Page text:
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Tue Jan 12, 2021, 10:24 PM

Violent threats targeting Minnesota leaders on the rise

Violent threats against Minnesota's political leaders are growing in frequency and intensity, a trend that started long before last week's storming of the U.S. Capitol cheered on by a crowd in St. Paul. The rise came as lawmakers grappled with responding to the COVID-19 pandemic and the killing of George Floyd by a Minneapolis police officer last summer. In the backdrop, officials were administering an election in the middle of the pandemic that was shrouded by unsubstantiated allegations of voter fraud.

Citing security reasons, (Ellison) declined to specify the nature of certain threats that he has received in recent months, but he acknowledged that it has become serious enough to warrant changes to his daily lifestyle in response. Ellison, who has been singled out before for his faith after becoming the nation's first Muslim member of Congress, said Islamist terrorist groups have made threats on his life.

Threats have flooded in through emails, phone calls and posts on social media, sometimes sparked by misinformation. Prosecutors charged a Blaine man in August in connection with a profanity-laced phone message left for Gov. Tim Walz, threatening to put his body in a building the state bought for a surge in COVID-19 deaths and "burn it down." Groups protesting COVID-19 closures have regularly staked out the governor's residence in St. Paul over the last year. A number of state legislators, including DFL House Speaker Melissa Hortman and Republican Senate Majority Leader Paul Gazelka, have had protesters gather outside of their homes and businesses.


On the same day as the breach in Washington, Walz said his teenage son was evacuated from the governor's residence in tears after the "Storm the Capitol" rally made their way from the Minnesota Capitol to the family's home. One speaker at the rally said there would be "casualties" and talked about going to the home of a judge who approved mail-in voting rule changes ahead of the last election. At an event Tuesday, Walz didn't comment on his own security but said that the state is coordinating with police to set up "standing up hotlines" for legislators and their families who are increasingly coming under harassment.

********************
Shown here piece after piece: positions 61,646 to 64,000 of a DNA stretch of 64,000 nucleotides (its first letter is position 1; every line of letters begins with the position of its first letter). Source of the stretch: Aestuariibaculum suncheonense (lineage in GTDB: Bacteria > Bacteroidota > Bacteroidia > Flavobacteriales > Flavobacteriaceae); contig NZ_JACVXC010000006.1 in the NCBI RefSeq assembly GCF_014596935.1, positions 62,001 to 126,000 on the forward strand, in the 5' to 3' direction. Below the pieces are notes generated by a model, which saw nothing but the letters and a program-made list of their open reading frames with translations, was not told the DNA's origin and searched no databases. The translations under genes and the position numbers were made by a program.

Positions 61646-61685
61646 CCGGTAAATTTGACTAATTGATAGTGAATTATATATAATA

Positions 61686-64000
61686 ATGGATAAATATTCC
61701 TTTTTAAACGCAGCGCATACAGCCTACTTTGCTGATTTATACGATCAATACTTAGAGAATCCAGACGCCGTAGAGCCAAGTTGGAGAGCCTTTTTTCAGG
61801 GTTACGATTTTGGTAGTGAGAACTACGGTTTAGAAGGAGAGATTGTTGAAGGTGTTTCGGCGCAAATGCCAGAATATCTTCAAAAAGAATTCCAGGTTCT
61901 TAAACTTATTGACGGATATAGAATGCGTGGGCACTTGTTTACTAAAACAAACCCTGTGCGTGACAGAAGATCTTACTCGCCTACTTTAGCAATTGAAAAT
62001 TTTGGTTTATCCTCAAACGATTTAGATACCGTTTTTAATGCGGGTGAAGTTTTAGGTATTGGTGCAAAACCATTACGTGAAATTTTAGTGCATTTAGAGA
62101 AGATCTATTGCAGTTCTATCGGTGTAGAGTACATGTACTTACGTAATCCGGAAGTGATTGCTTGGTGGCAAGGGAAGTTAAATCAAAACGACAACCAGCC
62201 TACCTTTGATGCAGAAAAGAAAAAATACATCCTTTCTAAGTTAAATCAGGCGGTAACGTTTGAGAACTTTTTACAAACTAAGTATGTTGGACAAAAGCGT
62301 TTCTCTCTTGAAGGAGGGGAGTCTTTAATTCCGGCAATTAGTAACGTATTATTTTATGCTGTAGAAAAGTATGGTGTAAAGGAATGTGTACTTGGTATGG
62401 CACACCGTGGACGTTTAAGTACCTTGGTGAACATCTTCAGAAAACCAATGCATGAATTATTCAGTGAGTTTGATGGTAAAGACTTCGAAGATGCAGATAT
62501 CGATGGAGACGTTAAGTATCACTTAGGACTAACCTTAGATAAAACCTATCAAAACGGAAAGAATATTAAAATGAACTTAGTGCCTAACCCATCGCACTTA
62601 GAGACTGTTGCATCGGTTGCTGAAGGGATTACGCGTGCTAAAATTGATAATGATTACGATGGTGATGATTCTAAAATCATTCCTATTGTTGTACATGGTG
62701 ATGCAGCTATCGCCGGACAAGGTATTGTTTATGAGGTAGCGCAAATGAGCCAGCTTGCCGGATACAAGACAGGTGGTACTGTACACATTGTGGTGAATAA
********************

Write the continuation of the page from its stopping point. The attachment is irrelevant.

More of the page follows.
Republican leaders released public statements and letter this week denouncing the violence that took place in Washington. Gazelka said leaders in all parties need to join together to tone down the rhetoric. "I want to stand against anyone who is threatening public leaders and their families," Gazelka said. "We need to encourage the dialogue back to the Capitol and not toward people's personal lives." But Democrats have criticized Republican leaders for not actively combating Donald Trump's unsubstantiated claims of widespread voting fraud, which the President repeated in a rally right before a mob of his supporters descended on the U.S. Capitol to stop the counting of Electoral College votes.



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